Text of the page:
Edit Blog Post
Published: March 21st 2013
As we drove towards Denham, we decided to try and stay at one of the campsites along the coast on the way up. Now, this may sound straight forward, but it was a friday. The Shire Offices we had to contact to arrange for the permit closed at 4pm, and we, though driving at a steady pace, were hours from any form of cell phone reception. Even with Telstra, the company with the best reception in regional Australia, we are still mostly in a black hole of cell phone coverage about 80% of the time.
We were lucky enough to make it to Billabong Roadhouse (presumably it was established long before the surf brand) to be able to utilize their trusty landline just in time. Browsing their shop, we had to buy me a fly net to wear on my head (to avoid extreme irritation, and possibly, punching myself in the face just to distract myself), which came with the promise of alleviating the one irksome companion that arises when one leaves the rest of civilization behind in Australia, the fly (refer to our previous post).
We chose Fowler's Bluff because it seemed the nicest, and because it was
empty, and as it was getting dark, the odds of someone else camping next to us were getting considerably lower. We got to see one of the most beautiful sunsets so far (which I enjoyed wearing nothing but my fly-net), and got ready for bed in what seemed to be turning into a warm, sticky, windless night. We tried a few things to get more air in the car without letting bugs in, but the truth was undeniable, and we spent most of the night in a puddle of our own sweat (the mattresses are foam, our sheets-the cheapest we could find- are polyester, and we sleep in the upper third of the car... need we say more?). We did enjoy the sunrise, though, and quickly learned what we could do the next time the night was breezeless.
We drove into Denham, bought some ice cream and cold drinks, and headed up to Francois Peron National Park, where 4WD is an entry requirement, and there is a tyre deflating station in the entrance. Here is where we really could appreciate the advantage of having a 4WD. There are just so many beautiful places you can't get to in Australia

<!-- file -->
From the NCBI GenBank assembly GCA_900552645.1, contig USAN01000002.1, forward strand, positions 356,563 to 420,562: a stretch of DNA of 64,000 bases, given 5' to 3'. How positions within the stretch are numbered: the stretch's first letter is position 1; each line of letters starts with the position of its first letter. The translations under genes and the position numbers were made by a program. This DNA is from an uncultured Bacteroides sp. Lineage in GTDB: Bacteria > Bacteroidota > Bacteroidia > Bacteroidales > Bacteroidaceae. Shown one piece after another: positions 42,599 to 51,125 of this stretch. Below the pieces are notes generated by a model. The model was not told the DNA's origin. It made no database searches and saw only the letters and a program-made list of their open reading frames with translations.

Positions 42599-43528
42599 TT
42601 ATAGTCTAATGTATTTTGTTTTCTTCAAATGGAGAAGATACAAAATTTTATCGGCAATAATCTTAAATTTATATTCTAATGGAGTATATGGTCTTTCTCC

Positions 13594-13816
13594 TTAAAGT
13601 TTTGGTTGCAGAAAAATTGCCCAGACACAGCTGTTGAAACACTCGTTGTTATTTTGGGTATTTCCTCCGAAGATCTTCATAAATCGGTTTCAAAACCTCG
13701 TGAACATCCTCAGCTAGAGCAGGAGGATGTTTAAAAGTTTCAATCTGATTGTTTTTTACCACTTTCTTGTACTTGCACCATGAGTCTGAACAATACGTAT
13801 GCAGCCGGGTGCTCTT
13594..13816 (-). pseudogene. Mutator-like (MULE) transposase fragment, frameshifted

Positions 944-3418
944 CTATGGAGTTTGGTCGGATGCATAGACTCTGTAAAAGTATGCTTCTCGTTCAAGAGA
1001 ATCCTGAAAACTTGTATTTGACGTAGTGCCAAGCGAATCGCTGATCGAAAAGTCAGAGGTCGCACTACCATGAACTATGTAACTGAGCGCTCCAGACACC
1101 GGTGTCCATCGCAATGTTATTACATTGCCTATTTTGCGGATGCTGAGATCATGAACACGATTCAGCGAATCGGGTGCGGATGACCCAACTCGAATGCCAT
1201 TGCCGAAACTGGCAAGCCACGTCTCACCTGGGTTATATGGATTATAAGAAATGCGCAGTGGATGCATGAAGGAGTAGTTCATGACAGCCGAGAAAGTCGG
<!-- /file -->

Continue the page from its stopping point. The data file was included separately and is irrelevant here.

No winding roads
In general, there is a lot of straight ahead in Australia when it comes to the roads
unless you can go offroading (of course, this does not only apply to your car being capable, but the driver as well-luckily we have Øyvind). The sand was so loose and corrugated at times we were sliding all over the place, getting almost bogged at times and then (much to my relief) getting loose and continuing on our merry way. We made it all the way to Cape Peron, and the views were gorgeous, and the heat intoxicating. We had decided to spend the night in the park, since camping is allowed and it is a steal at 15 bucks a night, but the designated sites seemed sad and exposed (we had driven so far away from everything, but if one more person turned up at the campsite, we would be able to see and hear their every move). Luckily, however, this did not happen, and we had the entire South Gregories campsite to ourselves, breeze, sunset starry night and sunrise and all.
Feeling again pretty lucky, we drove out of the park and decided we would try and drive up to the next cape to the west, the westernmost point of Australia, otherwise known as the Useless Loop.
Well, it was about 1pm on a sunday by the time we were ready to start, which meant we couldn't camp at the cape because we were unable to get permits on the weekend, which meant we had to do the entire 6-hour return drive in one go, which meant doing some of it in the dark, and still having to drive over 100km to find a place to sleep. As you may have guessed, we didn't do it. Instead, we got back on the road up north and decided to camp around Gladstone.
The lookout camp spot seemed promising, as it was free, scenic and a bit off the road. When we got there, we soon realized it was a merely a lookout point atop a plateau (which made for a very exposed place to sleep) which was also used as a memorial spot for both locals and foreigners. People had painted epitaphs on rocks, left letters and even laid engraved marble plates down to commemorate their loved ones. Øyvind felt wrong about staying there, so we moved on. And we were both glad we did! We ended up staying at Gladstone camp ground (which cost a whopping
11 dollars!), where we were the only ones, got to pick our own spot at the far end, practically on the beach, and could just hang out and enjoy the sunset and sunrise and have all the stars in between to ourselves. The caretakers passed by to check in on us on their way to do some off-road driving, and that was as much as we heard from them. It really was a pretty spot. Though, pressed on by the lack of shade and the heat, we got back on the road the next day...
- Favorite canned food meal so far: one can of tomato and basil soup, one can of cocktail franks, and two fried up onions. Spiced with herbs and chili, yummy!
- Current price of diesel: 1,68 per liter and rising...
- Our fuel consumption (on average, of course it gets more if off-roading or when using the AC, which we hardly do): 1,3 liters per 10km. We only have one 65 tank in the car, which means we can do about 450 km on a full tank...
- Amount of time we spent
Shell Beach, Sadie, and a ray
Sadie wanted to get in the water at Shell Beach to have some pictures taken. I didn't bother mentioning the small ray floating along next to her at the moment
rearranging gear when putting out the bed/packing up in the morning: about an hour a day? It's really not much 😊
- Favorite piece of equipment: the fridge? It really is awesome, and rather life-saving...
Tot: 1.337s; Tpl: 0.053s; cc: 26; qc: 129; dbt: 0.0603s; 1; m:saturn w:www (188.8.131.52); sld: 1;
; mem: 1.6mb